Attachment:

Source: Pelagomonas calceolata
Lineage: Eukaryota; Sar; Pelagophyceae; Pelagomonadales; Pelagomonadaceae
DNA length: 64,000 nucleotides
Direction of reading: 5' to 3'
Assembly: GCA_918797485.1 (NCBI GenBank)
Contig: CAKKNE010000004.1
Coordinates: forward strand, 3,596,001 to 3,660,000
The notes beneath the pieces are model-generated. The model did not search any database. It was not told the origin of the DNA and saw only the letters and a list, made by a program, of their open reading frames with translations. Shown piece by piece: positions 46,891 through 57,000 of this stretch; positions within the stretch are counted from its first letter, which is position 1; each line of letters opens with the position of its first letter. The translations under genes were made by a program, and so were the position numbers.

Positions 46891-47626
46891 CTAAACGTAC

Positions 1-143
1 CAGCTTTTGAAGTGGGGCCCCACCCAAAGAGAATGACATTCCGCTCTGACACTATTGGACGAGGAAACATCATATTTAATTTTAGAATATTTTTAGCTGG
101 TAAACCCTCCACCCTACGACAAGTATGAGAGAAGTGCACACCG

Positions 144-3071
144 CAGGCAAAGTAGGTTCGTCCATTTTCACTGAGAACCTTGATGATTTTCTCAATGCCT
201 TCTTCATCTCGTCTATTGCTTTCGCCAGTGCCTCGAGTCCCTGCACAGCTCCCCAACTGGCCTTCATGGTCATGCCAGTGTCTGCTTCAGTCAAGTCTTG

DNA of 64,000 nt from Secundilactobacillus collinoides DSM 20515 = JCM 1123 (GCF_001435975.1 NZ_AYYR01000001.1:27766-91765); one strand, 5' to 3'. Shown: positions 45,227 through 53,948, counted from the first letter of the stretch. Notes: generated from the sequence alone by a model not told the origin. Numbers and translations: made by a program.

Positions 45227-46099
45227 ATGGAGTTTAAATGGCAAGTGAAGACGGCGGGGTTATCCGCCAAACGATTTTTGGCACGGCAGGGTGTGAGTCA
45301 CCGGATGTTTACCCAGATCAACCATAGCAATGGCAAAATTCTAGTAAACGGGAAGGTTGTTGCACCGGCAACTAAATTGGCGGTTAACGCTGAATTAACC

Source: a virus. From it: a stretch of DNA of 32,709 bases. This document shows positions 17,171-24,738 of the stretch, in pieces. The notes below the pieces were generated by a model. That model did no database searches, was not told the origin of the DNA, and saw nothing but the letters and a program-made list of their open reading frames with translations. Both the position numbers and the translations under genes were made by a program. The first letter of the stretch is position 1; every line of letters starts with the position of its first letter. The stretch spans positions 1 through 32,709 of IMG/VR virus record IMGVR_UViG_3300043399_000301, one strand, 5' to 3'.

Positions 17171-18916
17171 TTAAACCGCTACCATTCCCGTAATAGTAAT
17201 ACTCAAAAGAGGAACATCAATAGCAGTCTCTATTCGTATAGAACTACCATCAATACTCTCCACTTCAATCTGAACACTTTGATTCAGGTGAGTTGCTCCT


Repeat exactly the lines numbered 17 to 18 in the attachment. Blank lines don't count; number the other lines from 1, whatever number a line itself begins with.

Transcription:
DNA of 64,000 nt from Secundilactobacillus collinoides DSM 20515 = JCM 1123 (GCF_001435975.1 NZ_AYYR01000001.1:27766-91765); one strand, 5' to 3'. Shown: positions 45,227 through 53,948, counted from the first letter of the stretch. Notes: generated from the sequence alone by a model not told the origin. Numbers and translations: made by a program.

Positions 45227-46099